Meet The Men Who Served: Tuskegee Airmen in WWII

This video was made in 2009 at a celebratory event in New York. It was a couple of years after the Tuskegee Airmen were awarded the prestigious Congressional Gold Medal by President George Bush for their service to the nation some 65 years earlier, when they were all young men and caught up in the great struggle that was WWII.

You will meet several of the men who served together in that famous segregated Army Air Corps unit in this video. Each one of those you will meet is clearly proud of his service and even more proud of having had the privilege to serve as pilots and support personnel in the Tuskegee Airmen units: the 332nd Expeditionary Operations Group, who flew P-51 Mustangs, and the 477th Bombardment Group of the United States Army Air Corps.

Photo: Pixabay

The three fighter squadrons within the 332nd Expeditionary Operations Group were the 99th, 301st, and 302nd. They became known as the Red Tails, and, when they showed their skills over Italy and southern and eastern Europe, they became the fighter escorts most requested by the bomber pilots on their missions.

The Tuskegee Airmen program was formed at the Tuskegee Institute, a college founded by Booker T. Washington to educate Black men in Tuskegee, Alabama. In 1941, President Roosevelt ordered an airfield to be built at the Tuskegee Institute to train Black soldiers to be pilots and mechanics and other support crews.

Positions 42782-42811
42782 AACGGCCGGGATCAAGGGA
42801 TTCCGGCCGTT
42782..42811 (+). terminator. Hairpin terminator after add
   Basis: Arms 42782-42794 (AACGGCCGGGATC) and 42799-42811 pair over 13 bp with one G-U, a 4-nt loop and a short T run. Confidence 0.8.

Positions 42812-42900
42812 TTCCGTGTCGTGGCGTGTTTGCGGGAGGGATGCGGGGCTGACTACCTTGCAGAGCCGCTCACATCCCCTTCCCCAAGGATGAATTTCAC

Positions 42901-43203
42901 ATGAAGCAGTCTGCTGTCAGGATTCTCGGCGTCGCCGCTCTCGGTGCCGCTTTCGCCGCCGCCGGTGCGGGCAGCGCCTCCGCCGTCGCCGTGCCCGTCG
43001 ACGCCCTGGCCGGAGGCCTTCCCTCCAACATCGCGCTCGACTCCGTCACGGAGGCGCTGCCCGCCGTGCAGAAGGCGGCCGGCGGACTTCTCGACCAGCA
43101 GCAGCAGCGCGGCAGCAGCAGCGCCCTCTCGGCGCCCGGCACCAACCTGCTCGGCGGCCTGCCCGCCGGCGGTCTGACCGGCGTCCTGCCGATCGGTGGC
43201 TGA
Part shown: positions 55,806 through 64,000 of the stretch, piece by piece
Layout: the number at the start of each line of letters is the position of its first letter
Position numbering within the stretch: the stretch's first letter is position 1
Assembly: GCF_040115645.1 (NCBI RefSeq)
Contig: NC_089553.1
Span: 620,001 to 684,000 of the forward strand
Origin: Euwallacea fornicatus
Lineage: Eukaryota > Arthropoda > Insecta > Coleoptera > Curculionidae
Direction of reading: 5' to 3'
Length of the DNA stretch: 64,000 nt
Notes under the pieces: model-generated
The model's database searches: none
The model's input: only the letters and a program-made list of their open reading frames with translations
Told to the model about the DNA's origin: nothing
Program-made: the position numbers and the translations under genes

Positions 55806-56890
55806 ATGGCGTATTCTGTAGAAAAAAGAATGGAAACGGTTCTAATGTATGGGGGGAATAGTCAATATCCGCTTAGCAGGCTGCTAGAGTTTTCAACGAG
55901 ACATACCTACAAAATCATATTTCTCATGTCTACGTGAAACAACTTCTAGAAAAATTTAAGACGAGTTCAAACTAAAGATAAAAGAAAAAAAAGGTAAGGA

Photo: Wikimedia Commons/Internet Archive Book Images

Mrs. Roosevelt visited the school in 1942 and actually went up in a plane with one of the Tuskegee pilots, and she was impressed by their skills and their dedication. When she returned to Washington, she was able to convince her husband, the President, and others to use them as a fighting unit.

Photo: Wikimedia Commons/The U.S. Army

In a short period of time, there would be a total of 996 pilots and 15,000 support personnel in the units that would arise out of the Tuskegee Airmen program at the Tuskegee Institute. Most of these men were college graduates or in college when they were handpicked to be a part of this new unit. They would be sent into the war and would become one of the most honored and celebrated American fighting units to serve in WWII.

When you see these gentlemen and hear their stories in this video, you will recognize their pride in their service and their shared camaraderie born out of the terrors of war and the unity of purpose they all shared. They not only shared the experiences of war together but the realities of prejudice and segregation that permeated their lives on a daily basis, both in the military and in the civilian sector.

These are proud, confident, successful men. What they did during the war and what they did with their lives after the war is second to none.

Photo: YouTube/VVHTV

The Veterans Site sends its thanks and its deepest respect to all who served as pilots and support troops in the 332nd Expeditionary Operations Group and the 477th Bombardment Group of the Tuskegee Airmen. We honor your history and your unselfish service to the nation. You were true to your motto: Spit Fire!

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